Banks are useful. They guard money. They record financial transactions. They broker loans between depositors and borrowers. Banks create most of our money supply.
Banks are dangerous. They can fail catastrophically. And when banks fail, thousands or even millions of people get hurt. Banks are the primary cause of the “business cycle.”
And so we bail out our banks. We regulate our banks. We subsidize our banks. We forcibly merge our banks. And regulate them some more.
The United States is well on the path to turning the banks into public utilities. Expect truly massive quantities of crony capitalism if the trend continues – as if the system of bank life support we’ve had since the Great Recession started wasn’t bad enough.
Want to know why the economy continues to limp along? It’s bank overregulation. The banks have reeled in their lines of credit. Businesses too small to go to Wall St. for capital are starved for cash. Meanwhile, banks offer microscopic interest rates for even long term depositors. The situation screams out for arbitrage. Enormous spreads beg to be filled.
The government is in the way.
And so Main St. suffers, and big money Wall St. capital moves into businesses once dominated by Mom and Pop players.
A Main St. Vision of Banking
Once upon a not so long time ago, there were thousands of banks that each served a single community. While I was in junior high my home town bank had no branches. It was just one nice building. The service was great. You could take a bag of coins there and make a deposit. They would count them money using their automatic counter – no hand-rolling or using Coinstar. In Texas, branch banking was illegal.
I wouldn’t go as far as making big banks with many branches illegal, but I do believe community banks which invest in their own communities vs. some far off securities market, are essential to a Main St. economy.
Not only that, I think banks can and should be realistic places to invest. Mary Lou and Bubba should be able to put their retirement money in their hometown bank and get a decent rate of interest. No need to go to the big city broker. And I don’t want everyone who isn’t a finance wizard investing in index funds; this is a way to guarantee big corporate oligarchy.
But to make community banking largely decoupled from the general financial system viable, we need to make some changes, changes that will making banking a bit more complicated in some ways, but still simpler than the sliced, diced and repackaged securities that got us into this recession.
Local Banking Made Robust
The smaller the bank, the easier it is to have a bank run. This is why our ancestors created the Federal Reserve System – to turn small bank runs into general depressions and/or long term inflation. So the first step to viable local banking is to make banks more run proof. This requires getting banks out of the business of maturity transformation. Long term loans need to be financed with long term deposits. Short term deposits should go to short term loans, such as inventory financing. We probably don’t need to go down to zero maturity transformation as the Austrian School fanatics advocate, but we do need to bring back the yield curve, and get the banks out of the business of legalized check kiting.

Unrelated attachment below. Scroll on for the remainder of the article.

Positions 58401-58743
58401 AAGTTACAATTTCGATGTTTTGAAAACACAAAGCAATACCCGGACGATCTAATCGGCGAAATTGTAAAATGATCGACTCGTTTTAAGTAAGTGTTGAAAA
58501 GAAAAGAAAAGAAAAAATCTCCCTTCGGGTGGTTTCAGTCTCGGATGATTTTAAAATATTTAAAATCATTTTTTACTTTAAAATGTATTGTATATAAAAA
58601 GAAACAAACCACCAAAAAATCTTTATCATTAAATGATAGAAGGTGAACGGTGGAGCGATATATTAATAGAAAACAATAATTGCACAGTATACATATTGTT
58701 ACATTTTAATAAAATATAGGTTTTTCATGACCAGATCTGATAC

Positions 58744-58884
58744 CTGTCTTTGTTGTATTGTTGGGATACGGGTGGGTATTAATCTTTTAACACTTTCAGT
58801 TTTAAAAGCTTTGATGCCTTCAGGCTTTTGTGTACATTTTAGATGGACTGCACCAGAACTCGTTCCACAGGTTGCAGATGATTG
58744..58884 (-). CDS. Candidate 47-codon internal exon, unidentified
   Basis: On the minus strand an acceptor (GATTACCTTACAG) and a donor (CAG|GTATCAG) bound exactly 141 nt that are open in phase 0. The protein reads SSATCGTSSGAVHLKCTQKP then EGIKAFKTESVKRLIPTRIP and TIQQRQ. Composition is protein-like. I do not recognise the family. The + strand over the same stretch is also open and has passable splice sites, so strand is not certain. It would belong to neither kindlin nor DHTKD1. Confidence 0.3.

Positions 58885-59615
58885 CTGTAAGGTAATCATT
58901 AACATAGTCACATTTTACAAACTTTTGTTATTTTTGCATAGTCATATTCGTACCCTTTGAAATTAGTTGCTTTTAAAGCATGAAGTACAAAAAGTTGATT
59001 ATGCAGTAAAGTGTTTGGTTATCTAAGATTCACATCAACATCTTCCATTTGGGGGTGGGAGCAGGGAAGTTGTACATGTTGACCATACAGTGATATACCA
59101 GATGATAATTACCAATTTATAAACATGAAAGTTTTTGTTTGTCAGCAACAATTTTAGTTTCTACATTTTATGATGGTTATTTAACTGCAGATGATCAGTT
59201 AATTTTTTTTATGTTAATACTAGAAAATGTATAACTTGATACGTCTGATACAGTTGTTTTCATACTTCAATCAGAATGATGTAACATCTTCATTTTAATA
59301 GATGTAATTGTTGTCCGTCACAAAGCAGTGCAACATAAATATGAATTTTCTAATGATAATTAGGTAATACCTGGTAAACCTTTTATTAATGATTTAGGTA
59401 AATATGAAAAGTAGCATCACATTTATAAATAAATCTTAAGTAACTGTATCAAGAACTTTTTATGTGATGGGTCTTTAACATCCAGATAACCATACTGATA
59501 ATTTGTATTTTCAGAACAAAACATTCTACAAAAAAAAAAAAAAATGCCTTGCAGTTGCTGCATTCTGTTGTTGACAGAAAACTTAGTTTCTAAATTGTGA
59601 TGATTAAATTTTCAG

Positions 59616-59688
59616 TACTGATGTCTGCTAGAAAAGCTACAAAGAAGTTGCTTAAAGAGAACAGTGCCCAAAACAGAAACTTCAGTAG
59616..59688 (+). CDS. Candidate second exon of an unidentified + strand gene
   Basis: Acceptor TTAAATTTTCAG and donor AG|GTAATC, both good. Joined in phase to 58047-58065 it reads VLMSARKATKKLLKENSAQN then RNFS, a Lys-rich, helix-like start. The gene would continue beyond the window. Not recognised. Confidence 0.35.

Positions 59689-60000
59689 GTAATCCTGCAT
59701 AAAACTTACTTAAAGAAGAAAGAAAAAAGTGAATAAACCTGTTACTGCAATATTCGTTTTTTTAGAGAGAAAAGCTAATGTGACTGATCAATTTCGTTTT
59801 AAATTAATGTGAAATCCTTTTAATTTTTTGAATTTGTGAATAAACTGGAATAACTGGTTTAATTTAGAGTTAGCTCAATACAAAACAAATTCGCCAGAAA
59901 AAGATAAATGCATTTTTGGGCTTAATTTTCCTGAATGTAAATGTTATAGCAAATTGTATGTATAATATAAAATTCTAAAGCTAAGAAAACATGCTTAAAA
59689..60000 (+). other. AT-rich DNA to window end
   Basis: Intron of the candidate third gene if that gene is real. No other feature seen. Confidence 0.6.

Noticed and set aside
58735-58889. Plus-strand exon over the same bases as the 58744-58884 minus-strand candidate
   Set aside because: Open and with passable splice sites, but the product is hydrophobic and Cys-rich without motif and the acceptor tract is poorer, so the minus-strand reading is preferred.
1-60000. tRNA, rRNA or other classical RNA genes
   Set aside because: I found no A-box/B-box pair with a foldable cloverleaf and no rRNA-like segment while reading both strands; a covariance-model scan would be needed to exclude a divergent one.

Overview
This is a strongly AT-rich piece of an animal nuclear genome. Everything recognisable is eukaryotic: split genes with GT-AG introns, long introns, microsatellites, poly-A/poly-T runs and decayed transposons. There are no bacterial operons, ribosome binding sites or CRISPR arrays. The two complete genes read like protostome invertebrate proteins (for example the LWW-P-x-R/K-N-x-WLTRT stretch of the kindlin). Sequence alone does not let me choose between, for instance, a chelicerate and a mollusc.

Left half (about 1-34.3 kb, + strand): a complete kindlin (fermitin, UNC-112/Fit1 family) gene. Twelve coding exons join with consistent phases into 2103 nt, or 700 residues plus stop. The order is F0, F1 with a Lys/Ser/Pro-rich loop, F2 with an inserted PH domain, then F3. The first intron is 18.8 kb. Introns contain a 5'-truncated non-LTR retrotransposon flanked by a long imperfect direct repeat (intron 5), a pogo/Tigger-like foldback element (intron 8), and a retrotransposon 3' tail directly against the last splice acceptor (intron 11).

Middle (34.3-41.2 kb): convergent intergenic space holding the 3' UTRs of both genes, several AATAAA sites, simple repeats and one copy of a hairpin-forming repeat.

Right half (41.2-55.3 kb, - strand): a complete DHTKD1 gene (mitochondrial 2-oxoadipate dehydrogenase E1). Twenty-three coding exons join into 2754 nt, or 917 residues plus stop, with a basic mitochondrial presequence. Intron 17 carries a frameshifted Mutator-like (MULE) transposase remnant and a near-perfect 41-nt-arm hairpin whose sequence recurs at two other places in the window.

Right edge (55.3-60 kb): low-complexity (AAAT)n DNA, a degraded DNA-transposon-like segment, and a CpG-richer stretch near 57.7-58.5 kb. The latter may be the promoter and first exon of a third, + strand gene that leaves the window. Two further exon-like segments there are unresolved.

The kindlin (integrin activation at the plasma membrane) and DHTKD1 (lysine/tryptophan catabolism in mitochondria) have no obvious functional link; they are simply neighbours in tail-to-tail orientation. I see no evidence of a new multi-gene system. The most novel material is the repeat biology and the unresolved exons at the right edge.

Community banks need to be robust against the bumps of the general economy. It is too much to expect the Federal Reserve to make inflation perfectly zero and have stable interest rates. Even if we were to eliminate the Federal Reserve and go to a gold standard, there are still the manipulations of foreign central banks and George Soros.
This means banks need to be allowed to make some windfalls to offset these risks. If a bank issues some high interest certificates of deposit in order to finance a home mortgage, and then the homeowner wants to refinance after interest rates fall, the bank has a problem. Either banks need to be able to assess penalties for early payment of long term loans, or the long term CDs need to be callable. There is no free lunch. True community banks cannot hedge all financial risks without playing the derivatives market otherwise. (In future articles we will look into how community banks can function as mini financial markets instead of using penalties to deal with this inflation/interest risk problem. This is a bit more complicated than banking today, but with the Internet and touch-screens at the banks, quite manageable today.)
There is one risk, however, that community banks should shoulder: their own loan portfolios. When banks own the mortgages that they issue, they pay careful attention to credit worthiness. Conversely, a hometown bank which is too quick to foreclose on its debtors can damage its reputation badly.